Sunday, June 20, 2010

Indian Pottery and Baskets – Daryle Lambert's Antiques and Collectibles Blog – Still desired

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 Children at Pow Wow - Thanks to Elkriver.K12.Mn.US

Yesterday was a special day for me and my family. Vickie, Josh, Collin and JL and a young man from the Lakota tribe planned a surprise for me. They told me we were going to Lake Geneva for Father’s Day, but in truth we were going to an Indian Pow Wow.

This was a smaller Pow Wow than the one we attend in Wisconsin, but it still brought a sense of pride and hope to me. Seeing people so mistreated by this country still honor it, was something that brought tears to my eyes. In fact, we were invited to join in a dance of honor and something happened that I will never forget. My 11 year old son Josh joined me in the dance and there is no way to tell you how proud I was of him.

But this blog is about antiques and collectibles, right? This I promise you. If you’re looking for Indian artifacts, there is no reason to go to an Indian reservation. Why? There are no artifacts there. Everything was taken from the Indians, but thank goodness, some of the museums are returning items to the tribes. Most of what is being returned came from burial mounds and is spiritual to the Indians. However, there are many other Indian items that were made for the trade and even some that were actually used that collectors can own and appreciate.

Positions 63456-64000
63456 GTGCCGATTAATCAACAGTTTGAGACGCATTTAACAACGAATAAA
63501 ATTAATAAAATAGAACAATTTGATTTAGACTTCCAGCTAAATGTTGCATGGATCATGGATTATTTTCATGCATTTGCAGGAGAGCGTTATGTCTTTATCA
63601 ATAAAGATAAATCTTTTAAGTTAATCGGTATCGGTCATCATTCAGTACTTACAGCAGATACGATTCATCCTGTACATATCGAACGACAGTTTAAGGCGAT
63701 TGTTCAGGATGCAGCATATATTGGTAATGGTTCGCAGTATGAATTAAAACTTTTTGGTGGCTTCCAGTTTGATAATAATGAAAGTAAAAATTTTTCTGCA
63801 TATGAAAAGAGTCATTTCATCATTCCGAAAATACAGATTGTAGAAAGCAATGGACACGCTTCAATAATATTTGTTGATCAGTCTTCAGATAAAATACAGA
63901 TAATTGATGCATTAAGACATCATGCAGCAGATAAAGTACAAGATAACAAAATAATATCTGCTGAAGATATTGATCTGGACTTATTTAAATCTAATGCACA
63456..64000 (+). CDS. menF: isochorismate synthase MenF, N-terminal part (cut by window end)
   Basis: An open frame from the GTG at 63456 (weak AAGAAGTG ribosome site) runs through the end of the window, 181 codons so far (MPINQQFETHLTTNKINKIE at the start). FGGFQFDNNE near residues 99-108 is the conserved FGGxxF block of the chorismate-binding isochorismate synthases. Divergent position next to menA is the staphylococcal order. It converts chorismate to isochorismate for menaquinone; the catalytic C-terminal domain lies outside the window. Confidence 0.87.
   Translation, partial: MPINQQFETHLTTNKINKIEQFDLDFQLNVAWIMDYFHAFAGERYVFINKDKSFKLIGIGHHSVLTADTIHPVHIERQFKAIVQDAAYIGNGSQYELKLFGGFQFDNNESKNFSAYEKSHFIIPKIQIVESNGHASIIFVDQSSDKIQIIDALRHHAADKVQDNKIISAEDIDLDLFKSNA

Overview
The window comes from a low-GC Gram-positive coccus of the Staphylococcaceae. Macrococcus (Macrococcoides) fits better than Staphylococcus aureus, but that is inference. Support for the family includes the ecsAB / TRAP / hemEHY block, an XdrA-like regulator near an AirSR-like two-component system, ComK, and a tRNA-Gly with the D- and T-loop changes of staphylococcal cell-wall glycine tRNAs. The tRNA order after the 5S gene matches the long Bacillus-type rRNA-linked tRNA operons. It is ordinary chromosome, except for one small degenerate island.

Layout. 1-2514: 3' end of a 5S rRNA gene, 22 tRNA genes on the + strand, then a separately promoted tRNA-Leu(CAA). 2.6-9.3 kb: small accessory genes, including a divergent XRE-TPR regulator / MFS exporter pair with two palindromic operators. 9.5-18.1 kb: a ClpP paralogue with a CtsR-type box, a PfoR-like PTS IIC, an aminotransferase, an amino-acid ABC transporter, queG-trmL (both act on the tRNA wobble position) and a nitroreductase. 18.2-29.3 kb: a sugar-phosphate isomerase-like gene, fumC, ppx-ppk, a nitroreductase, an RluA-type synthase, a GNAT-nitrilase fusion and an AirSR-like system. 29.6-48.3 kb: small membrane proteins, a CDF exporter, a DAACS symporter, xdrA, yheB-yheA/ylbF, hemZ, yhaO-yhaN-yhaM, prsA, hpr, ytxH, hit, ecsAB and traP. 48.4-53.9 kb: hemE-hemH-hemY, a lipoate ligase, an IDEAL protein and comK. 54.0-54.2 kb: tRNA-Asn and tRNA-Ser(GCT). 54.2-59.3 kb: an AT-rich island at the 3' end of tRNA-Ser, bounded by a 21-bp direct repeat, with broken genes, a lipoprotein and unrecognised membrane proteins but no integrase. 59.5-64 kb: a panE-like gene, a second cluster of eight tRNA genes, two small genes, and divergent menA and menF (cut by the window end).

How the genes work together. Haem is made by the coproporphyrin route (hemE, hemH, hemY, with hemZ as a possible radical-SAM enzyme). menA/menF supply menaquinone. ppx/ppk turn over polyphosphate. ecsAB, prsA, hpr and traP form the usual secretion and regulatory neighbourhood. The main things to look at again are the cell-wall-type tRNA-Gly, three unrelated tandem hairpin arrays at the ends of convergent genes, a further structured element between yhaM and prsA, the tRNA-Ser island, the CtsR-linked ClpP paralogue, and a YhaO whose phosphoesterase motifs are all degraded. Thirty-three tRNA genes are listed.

Most dealers think of pottery as the ultimate goal in searching for Indian treasures, but here is a surprise for you. The real treasures are often baskets. When pottery is selling for thousands of dollars, baskets can be bringing tens of thousands. The Apache Olla basket may well bring $25,000 to $50,000, and average baskets on eBay are listed for $4,000 to $8,000. You can click on Amazon on the right column of this page, and there you will find several books on Native American Baskets and Pottery. Several of these should be in your library.

But let’s not forget about Indian pottery because Hopi, Acoma and Pueblo pieces can do quite well. Hopi and Pueblo pieces usually are white, black and orange red. They picture animals, symbols and people and the larger they are, the pricier they get. On the other hand, there is a pottery that is called black on black that was produced by the Pueblo tribe. If you find a piece of it by the right potter, the price can be out of sight.

Baskets and pottery were often brought back by vacationers as souvenirs and they have passed through the family and end up in a garage or house sale. This is where you may find your next treasure, so keep a keen eye out for authentic Indians pieces and they will reward you handsomely.

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